I can only really say nice things about Micro.blog and it felt like it was time to have an episode about only good stuff. Here’s Manton’s post that got me thinking about Micro.blog again this morning.
Micro.blog is also designed around blogs because it gives immediate value to the platform, insulating it against the network effect that drives the success or failure of most other social networks: not all your friends are there yet. Unlike ad-supported platforms, Micro.blog aligns its business model with customer needs. Subscriptions for blog hosting let us deliver the best features we can, and also help support the rest of the platform.
I think Micro.blog is a really cool product and while I don’t use it much myself, I think it’s a great solution to the unfortunate situation we’re in where we’re posting all of our thoughts to closed platforms like Twitter and Facebook.
I think the fact that it’s built on the open web is what makes me more compelling to me than other attempts at “twitter alternatives.” Like I said, I don’t use Micro.blog myself and I don’t have the app installed on my iPhone or anything, but I still follow a few users through…
…wait for it…
Yes, that old fashioned tech lets me follow along with the people I enjoy however the heck I want and that’s something special in 2019. Keep at it, Manton!
To test the download manager, I thought I’d try a random site I used to go to for…certain files once upon a time, and I came in with low expectations. But as expected, it downloaded the file as I would have with my iMac back in the day; I went to Files.app, unzipped, and there it was. And because of iCloud Drive, it appeared on the MacBook Air, ready for an app to be used with it.
iPadOS1 lets you download either to a local Downloads folder or a new Downloads folder synced over iCloud. I didn’t think I’d like the iCloud one at first, but I have ended up using it for everything besides the largest files I download and then just having them everywhere. Download something on your iPad? Access it from your phone in a few minutes when it’s done downloading and you’re at work, for example.
- And iOS 13, for that matter. ↩
There are 2 types of people in this world. Those who absolutely have to have a headphone jack and those who don’t care.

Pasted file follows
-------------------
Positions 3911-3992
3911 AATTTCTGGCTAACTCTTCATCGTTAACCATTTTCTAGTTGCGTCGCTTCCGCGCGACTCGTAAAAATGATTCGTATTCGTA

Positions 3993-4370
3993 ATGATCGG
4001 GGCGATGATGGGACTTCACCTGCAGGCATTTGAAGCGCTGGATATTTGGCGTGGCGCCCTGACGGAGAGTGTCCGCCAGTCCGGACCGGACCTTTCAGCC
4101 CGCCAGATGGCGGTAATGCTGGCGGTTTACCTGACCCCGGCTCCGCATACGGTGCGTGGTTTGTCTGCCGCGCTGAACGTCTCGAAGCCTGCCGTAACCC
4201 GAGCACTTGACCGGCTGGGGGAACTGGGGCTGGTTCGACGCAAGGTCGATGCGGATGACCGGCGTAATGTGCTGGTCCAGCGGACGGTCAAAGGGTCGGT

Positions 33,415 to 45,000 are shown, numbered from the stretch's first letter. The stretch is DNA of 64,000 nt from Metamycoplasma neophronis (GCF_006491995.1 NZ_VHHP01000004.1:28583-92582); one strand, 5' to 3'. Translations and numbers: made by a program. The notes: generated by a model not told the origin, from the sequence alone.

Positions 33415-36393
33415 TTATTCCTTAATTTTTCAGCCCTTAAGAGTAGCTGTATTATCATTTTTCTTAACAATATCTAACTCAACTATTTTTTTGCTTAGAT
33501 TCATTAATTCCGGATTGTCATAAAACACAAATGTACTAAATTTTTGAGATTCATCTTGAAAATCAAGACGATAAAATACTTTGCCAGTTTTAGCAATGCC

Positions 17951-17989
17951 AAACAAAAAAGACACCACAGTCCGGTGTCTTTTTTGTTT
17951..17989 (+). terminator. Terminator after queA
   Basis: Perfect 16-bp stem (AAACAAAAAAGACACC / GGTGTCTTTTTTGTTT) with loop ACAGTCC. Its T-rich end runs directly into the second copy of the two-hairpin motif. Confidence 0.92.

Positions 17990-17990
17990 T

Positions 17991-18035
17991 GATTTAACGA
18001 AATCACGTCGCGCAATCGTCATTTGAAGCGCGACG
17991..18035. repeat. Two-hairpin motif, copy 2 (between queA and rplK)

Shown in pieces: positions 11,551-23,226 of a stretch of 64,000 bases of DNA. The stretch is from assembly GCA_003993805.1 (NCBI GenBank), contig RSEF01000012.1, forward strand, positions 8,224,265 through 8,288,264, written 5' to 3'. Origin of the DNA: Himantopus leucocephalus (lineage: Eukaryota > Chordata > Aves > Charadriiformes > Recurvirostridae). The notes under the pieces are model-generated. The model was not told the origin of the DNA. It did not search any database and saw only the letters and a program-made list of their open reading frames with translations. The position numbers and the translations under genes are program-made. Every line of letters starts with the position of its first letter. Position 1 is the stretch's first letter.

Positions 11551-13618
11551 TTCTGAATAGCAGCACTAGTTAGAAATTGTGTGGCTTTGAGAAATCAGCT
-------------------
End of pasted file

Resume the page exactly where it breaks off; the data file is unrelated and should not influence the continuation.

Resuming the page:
I’m in the latter group, but I think this is largely because I also own AirPods. I’d be curious to know how much, if any, correlation there is between people who aren’t bothered by missing the headphone jack and those who own AirPods.
I personally used Bluetooth headphones most of the time pre-AirPods, but I always found them a little more of a pain than wired headphones which “just worked.” Even today I find my Sony WH-1000MX3‘s to be more of a pain than I’d like when moving between devices, but this isn’t a pain I have with AirPods.
Anyway, I think a big hurdle to people being more okay with no headphone jack is to have excellent wireless options which don’t make you feel like they have any real downsides. AirPods did this better than anyone in last 2016 and a few options like the Samsung Galaxy Buds and Sony WF-1000XM3 are finally starting to get close in terms of ease-of-use. Hopefully we see more options do great, as well as prices come down to these experiences are more universally accessible.
Turn on voice boost in your podcast app for this episode. I apparently drifted away from the mic around the middle of the episode and I couldn’t get the audio to be totally level throughout…sorry 🙁
The iPhone undeniably shifted our thinking as a society about what a phone is, but did it “kill design” while it was at it? I argue it didn’t kill design, but had a design that was so far ahead of what everyone else was doing that it made little sense to keep pursuing those older designs.
This episode was inspired by and includes a clip from this video from Austin Evans.